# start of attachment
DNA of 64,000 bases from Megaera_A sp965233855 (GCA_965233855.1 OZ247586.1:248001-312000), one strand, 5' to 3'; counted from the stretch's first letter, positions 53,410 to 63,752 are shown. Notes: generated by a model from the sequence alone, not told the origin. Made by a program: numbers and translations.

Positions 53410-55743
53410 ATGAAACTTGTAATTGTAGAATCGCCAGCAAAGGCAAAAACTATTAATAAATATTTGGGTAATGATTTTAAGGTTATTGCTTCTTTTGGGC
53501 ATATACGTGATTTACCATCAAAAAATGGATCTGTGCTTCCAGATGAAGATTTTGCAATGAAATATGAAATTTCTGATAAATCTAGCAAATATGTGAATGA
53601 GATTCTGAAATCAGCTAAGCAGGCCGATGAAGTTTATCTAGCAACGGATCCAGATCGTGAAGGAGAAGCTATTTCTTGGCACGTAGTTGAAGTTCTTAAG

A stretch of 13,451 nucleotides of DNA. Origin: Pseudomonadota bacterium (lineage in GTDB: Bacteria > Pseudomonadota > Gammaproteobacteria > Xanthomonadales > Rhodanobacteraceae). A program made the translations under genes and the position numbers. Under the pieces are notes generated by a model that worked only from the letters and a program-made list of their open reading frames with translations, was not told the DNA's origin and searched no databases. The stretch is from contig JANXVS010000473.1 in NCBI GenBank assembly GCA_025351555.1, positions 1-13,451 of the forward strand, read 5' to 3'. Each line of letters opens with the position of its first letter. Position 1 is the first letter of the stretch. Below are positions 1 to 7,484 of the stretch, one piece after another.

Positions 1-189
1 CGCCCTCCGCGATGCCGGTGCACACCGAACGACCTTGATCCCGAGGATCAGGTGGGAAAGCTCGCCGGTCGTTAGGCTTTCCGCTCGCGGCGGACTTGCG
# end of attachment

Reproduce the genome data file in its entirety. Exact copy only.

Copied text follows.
DNA of 64,000 bases from Megaera_A sp965233855 (GCA_965233855.1 OZ247586.1:248001-312000), one strand, 5' to 3'; counted from the stretch's first letter, positions 53,410 to 63,752 are shown. Notes: generated by a model from the sequence alone, not told the origin. Made by a program: numbers and translations.

Positions 53410-55743
53410 ATGAAACTTGTAATTGTAGAATCGCCAGCAAAGGCAAAAACTATTAATAAATATTTGGGTAATGATTTTAAGGTTATTGCTTCTTTTGGGC
53501 ATATACGTGATTTACCATCAAAAAATGGATCTGTGCTTCCAGATGAAGATTTTGCAATGAAATATGAAATTTCTGATAAATCTAGCAAATATGTGAATGA
53601 GATTCTGAAATCAGCTAAGCAGGCCGATGAAGTTTATCTAGCAACGGATCCAGATCGTGAAGGAGAAGCTATTTCTTGGCACGTAGTTGAAGTTCTTAAG

A stretch of 13,451 nucleotides of DNA. Origin: Pseudomonadota bacterium (lineage in GTDB: Bacteria > Pseudomonadota > Gammaproteobacteria > Xanthomonadales > Rhodanobacteraceae). A program made the translations under genes and the position numbers. Under the pieces are notes generated by a model that worked only from the letters and a program-made list of their open reading frames with translations, was not told the DNA's origin and searched no databases. The stretch is from contig JANXVS010000473.1 in NCBI GenBank assembly GCA_025351555.1, positions 1-13,451 of the forward strand, read 5' to 3'. Each line of letters opens with the position of its first letter. Position 1 is the first letter of the stretch. Below are positions 1 to 7,484 of the stretch, one piece after another.

Positions 1-189
1 CGCCCTCCGCGATGCCGGTGCACACCGAACGACCTTGATCCCGAGGATCAGGTGGGAAAGCTCGCCGGTCGTTAGGCTTTCCGCTCGCGGCGGACTTGCG